How to Find a Great Youth Pastor Job - Dare 2 Share
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students to reach their world.
Helping youth leaders empower
students to reach their world.

How to Find a Great Youth Pastor Job

Advice for someone on the hunt for a new youth ministry position.

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Youth pastors these days are on the move—literally.

The average time for a youth pastor to be in their role is from 9 to 18 months, depending on which study you consult. Given this fact, it’s likely at some point you’ll find yourself looking for a new youth pastor job. We asked four of our Dare 2 Share staff who have previously been youth pastors to each contribute a piece of advice they would give to someone on the hunt for a new youth ministry position.

1. Always ask the church’s view of the Gospel.

Too often I have youth pastors telling me they don’t agree with their church on the Gospel, but they never thought to ask during the hiring process. Even if the church is within a familiar denomination, I still recommend checking. Sometimes the leadership’s definition of the Gospel is pretty different from ours, and it can lead to many challenges down the road. –Ben Phillips, Dare 2 Share Director of Mobilization

2. Make sure they want to reach the unsaved kids in the community with the Gospel.

Many churches are simply looking for a well-prepared teen-sitter or party-planner. They may frame it as wanting someone to “disciple their students,” when what they really mean is that they want someone to serve and entertain the children of the members, not challenge existing believers or reach nonbelievers. Look for a church that has a well-balanced view of evangelism and discipleship, understanding that the best way to get a student to grow as a disciple is to get them to go as an evangelist. –Gustavo González, Dare 2 Share Spanish Ministry Specialist

3. Inquire about the history of the church, the staff, and the youth ministry.

Be sure you know the church’s denomination, growth trends, values, and mission. Specifically ask about staff-turnover rate, and delve into the reasons for that. My first youth ministry job was at a church that had previously had about nine youth pastors within the span of three years. Learning this in the interview helped me understand better what I was walking into—with students, parents, and staff—and helped me think through a different approach. Additionally, being aware of this history allowed me to communicate and get approval for my plan and expectations before committing to the job. –Carrie Evans, Dare 2 Share Content Coordinator

4. Agree on job expectations during the hiring process.

Working for a church is very different from a traditional 9–5 job, and understanding the “rules” of the game before being hired will help both parties function in a healthier way.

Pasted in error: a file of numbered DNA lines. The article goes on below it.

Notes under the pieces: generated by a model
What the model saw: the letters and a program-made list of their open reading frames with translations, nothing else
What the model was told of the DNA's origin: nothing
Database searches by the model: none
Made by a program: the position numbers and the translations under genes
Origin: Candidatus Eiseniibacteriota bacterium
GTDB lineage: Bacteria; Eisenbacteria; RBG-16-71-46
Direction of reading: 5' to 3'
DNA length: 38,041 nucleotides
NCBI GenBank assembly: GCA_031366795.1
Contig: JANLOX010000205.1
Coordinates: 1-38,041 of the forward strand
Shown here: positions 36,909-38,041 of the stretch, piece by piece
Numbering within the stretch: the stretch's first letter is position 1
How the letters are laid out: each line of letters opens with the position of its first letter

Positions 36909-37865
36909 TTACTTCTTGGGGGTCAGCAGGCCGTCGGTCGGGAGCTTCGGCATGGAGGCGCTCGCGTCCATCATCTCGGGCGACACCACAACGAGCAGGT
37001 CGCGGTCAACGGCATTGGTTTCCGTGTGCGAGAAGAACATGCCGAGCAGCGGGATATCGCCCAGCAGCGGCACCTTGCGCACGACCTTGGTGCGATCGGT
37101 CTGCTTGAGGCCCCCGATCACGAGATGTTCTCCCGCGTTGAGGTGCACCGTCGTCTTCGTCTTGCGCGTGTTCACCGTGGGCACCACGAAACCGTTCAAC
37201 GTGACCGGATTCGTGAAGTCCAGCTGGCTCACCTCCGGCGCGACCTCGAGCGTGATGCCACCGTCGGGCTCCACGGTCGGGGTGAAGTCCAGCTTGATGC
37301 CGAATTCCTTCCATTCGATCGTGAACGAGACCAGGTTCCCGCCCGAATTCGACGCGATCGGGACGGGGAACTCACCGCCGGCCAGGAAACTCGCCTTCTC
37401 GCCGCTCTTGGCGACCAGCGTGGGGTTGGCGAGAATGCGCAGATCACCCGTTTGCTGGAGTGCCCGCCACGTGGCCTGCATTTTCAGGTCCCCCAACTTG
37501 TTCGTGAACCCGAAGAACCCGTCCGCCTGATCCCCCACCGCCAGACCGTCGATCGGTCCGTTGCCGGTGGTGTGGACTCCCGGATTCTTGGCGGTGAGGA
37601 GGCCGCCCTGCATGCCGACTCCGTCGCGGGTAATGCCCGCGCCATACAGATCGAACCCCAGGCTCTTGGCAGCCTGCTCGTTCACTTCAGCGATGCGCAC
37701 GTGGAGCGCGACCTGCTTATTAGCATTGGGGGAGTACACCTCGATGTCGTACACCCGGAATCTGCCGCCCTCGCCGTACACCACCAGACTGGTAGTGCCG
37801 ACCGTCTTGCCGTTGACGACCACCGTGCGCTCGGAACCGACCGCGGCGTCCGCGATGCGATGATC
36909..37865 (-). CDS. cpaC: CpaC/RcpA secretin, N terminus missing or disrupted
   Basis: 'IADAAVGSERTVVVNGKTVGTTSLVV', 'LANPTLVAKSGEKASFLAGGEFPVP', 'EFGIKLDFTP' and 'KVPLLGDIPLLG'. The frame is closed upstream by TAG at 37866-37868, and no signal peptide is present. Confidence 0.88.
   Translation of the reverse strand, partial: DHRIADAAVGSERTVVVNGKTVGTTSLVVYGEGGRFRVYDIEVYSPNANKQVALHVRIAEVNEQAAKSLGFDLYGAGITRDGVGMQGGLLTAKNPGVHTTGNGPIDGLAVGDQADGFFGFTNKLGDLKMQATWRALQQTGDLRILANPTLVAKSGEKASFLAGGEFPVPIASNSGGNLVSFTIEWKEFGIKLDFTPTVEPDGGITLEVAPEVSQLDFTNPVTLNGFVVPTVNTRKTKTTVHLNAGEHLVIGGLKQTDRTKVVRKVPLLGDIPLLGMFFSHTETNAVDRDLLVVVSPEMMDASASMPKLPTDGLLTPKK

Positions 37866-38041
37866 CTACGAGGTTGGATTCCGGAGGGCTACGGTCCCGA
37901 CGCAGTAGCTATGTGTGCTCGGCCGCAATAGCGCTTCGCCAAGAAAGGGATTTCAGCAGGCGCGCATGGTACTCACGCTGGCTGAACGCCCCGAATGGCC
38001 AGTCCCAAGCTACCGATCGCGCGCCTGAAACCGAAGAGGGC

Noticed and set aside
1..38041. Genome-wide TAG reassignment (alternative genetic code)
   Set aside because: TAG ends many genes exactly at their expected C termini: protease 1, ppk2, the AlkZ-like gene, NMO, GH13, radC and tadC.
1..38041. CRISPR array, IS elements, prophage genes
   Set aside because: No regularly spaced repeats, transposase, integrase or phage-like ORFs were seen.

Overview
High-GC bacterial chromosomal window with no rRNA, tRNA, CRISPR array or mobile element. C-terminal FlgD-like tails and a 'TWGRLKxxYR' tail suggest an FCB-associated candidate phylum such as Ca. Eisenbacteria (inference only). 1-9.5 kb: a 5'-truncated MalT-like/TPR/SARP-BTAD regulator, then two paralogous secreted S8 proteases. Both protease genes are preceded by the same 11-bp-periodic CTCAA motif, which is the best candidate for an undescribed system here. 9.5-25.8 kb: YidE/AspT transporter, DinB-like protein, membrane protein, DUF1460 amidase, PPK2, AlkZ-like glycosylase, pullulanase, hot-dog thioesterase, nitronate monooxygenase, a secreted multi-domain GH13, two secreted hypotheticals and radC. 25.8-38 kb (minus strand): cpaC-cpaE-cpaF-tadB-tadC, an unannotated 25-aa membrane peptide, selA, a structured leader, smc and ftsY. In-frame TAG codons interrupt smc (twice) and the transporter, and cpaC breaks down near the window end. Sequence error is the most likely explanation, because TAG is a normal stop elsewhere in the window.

Clarity on mutual expectations will give you the relational ground to stand on when things look different from what you expected. Obviously, things can change over time, but those changing expectations should always be met with a conversation or healthy confrontation regarding the things that were agreed upon at the time of hire. Avoiding ambiguity is especially important in church ministry, where lines are easily blurred between personal life and work. –Tony Kohler, Dare 2 Share International Ministry Specialist

Some questions to ask regarding expectations:

  • What type of authority structure does the church operate with? 
  • What is the role of the elders in your church? 
  • What are the church’s denominational ties, and what influence do they have on your church’s decision-making? 
  • Who is the senior pastor accountable to? 
  • Who am I accountable to? 
  • In my decision-making, what do I need to get approval on and what am I free to run with? 
  • Is there a predetermined road map for the ministry I’m applying for? 
  • Can I use curriculum of my choice?
  • Do you have a growth benchmark for the ministry? 
  • What are the expected office hours?
  • What are the expectations of me outside of normal hours? (This is especially important if you have a spouse and/or children.)
  • What expectations are there about being active in other areas of the church? (Are you expected to just function in your area of ministry, or are there other areas you will have a hand in?)
  • What’s the vacation policy?

What’s one thing you would recommend looking for when applying to a new youth pastor position? Go to our Gospel Advancing Ministry Facebook group to ask questions and join the conversation!

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